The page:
I see a fair number of Bollywood movies (and this is not one, it is a dramatic story set in India, not a musical-format movie). In the Bollywood entertainment I love the singing and dancing, but also am aware that the dancing is at least in part derived from more exciting and powerful Indian dance forms. As much as I enjoy things as they are, I also often wish for the stronger medicine of the undiluted form as for me (non-Indian) the Indian-ness of Indian entertainment is part of what I am after.
Well -- here it is -- the real thing. In the course of telling a good story about a family where the parents are traditional dancers (the husband, who is less good, in defiance of his rich father's disapproval of this profession for a man), the movie allows us to witness well-filmed mind-blowingly fantastic performances by Shobana, who plays the mother and who is a stunningly talented dancer.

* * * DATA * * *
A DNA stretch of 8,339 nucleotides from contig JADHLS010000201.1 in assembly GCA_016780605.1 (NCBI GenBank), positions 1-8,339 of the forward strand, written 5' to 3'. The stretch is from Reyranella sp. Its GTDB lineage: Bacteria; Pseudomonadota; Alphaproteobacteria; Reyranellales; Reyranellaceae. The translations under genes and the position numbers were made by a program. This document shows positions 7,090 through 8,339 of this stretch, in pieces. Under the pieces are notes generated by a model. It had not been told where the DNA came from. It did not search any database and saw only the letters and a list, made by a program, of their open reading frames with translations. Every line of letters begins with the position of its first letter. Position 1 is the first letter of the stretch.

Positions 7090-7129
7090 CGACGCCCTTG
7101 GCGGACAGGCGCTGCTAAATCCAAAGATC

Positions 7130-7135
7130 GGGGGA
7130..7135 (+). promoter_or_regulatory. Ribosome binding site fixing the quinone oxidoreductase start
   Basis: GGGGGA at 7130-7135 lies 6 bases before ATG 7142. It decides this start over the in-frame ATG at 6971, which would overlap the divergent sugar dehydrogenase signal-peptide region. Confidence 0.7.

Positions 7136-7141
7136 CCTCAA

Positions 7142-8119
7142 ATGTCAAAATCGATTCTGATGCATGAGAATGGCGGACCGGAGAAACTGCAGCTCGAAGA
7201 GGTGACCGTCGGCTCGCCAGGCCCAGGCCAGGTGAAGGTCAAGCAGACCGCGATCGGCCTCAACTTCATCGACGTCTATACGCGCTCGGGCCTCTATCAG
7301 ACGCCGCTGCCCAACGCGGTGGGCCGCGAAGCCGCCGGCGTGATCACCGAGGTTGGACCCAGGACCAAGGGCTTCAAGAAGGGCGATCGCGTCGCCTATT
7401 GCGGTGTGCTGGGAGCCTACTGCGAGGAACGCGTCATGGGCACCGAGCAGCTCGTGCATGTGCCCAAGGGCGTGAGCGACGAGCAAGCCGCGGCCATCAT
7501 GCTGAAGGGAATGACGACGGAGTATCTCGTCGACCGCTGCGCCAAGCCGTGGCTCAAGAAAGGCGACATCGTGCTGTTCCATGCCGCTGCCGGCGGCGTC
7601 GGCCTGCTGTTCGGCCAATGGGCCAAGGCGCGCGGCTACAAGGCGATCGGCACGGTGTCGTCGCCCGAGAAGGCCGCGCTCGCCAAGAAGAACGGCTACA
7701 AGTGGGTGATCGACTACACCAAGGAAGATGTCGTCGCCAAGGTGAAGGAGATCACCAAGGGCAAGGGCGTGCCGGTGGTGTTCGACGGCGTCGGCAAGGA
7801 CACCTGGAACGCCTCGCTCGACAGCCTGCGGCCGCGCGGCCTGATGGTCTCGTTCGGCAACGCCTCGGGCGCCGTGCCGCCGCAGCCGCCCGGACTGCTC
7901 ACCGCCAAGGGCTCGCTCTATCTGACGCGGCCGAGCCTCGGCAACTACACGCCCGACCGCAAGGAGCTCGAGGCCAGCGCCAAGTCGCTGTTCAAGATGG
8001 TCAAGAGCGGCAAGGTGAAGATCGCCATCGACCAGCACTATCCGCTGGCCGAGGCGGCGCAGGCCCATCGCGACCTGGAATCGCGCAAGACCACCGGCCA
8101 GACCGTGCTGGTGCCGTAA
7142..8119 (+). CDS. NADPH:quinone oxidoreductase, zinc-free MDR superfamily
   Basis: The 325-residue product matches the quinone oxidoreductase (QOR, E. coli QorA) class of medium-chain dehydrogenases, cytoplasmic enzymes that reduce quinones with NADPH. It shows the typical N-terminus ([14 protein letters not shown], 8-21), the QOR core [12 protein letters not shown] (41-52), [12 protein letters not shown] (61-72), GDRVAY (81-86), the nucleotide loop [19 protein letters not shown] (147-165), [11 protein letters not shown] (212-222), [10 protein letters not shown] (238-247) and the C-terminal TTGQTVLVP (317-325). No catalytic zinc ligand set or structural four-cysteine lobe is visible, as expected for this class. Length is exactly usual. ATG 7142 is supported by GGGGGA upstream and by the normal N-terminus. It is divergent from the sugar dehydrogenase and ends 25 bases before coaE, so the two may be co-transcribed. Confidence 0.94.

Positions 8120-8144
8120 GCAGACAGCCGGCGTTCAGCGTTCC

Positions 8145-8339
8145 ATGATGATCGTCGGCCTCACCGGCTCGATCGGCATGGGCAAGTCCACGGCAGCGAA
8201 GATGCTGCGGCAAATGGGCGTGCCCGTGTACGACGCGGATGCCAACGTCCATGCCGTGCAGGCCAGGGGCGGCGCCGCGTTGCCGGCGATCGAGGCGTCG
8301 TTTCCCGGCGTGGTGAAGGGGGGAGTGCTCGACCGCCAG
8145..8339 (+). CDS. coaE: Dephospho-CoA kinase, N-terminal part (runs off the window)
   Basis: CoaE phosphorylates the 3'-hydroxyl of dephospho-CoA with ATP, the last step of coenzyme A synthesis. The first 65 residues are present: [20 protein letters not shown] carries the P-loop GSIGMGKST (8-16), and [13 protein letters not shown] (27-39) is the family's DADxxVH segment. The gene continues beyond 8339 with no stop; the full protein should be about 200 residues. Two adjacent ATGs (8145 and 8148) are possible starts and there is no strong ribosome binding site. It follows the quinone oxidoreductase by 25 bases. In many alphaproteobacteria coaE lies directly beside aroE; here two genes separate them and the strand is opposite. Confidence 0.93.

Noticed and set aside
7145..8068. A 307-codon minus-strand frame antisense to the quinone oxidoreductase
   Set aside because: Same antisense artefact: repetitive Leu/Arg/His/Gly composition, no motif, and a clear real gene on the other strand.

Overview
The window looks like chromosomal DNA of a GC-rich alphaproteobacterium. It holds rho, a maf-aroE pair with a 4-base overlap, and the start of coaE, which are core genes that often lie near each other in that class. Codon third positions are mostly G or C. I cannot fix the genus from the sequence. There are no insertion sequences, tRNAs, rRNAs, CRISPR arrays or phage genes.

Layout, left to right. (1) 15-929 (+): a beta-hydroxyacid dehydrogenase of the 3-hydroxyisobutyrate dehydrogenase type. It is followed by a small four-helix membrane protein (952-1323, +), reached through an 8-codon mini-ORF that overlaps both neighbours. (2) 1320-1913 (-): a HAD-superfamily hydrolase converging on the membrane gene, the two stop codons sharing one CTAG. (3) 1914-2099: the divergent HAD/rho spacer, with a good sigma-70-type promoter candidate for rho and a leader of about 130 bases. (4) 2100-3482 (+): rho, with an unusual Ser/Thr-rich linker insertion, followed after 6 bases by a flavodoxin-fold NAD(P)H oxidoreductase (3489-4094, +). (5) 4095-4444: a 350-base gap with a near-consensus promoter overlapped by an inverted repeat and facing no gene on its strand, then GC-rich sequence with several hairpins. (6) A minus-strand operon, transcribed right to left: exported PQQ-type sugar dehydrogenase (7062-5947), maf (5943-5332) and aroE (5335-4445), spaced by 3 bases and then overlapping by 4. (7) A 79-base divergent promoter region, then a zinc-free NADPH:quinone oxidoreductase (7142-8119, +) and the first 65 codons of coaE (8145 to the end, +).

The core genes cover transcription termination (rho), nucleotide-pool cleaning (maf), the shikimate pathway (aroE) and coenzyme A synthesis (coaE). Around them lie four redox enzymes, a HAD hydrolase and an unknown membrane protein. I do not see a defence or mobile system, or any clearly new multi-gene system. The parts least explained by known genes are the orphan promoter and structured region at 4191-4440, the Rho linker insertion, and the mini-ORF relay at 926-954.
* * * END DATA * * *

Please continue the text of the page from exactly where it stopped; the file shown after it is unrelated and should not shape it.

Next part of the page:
The kind of traditional dancing we see is called Bharata Natyam, and I easily found good information about it from a Google search, which you are better off doing yourself than having me try to summarize it.
The story, in brief: the fiancé of a modern Indian girl comes to visit her and her parents. The parents live in the museum-like house of the grandfather, who is now deceased (father's father).
During the visit a few things are going on: the girl is preparing, or being prepared by her mother, to give a big-deal dance performance, and we learn about her conflict about fulfilling her mother's dreams; and questions about the parents' history, and the reasons they stopped dancing, are bubbling to the surface. Artistic climaxes occur in grand performances by both the mother (in one of the flashbacks through which we gradually learn more of the family story) and the daughter. Dramatic climaxes I will leave to the viewer to experience when s/he sees this exceptional movie.
3 of 3 people found this review helpful.
Was this review helpful to you?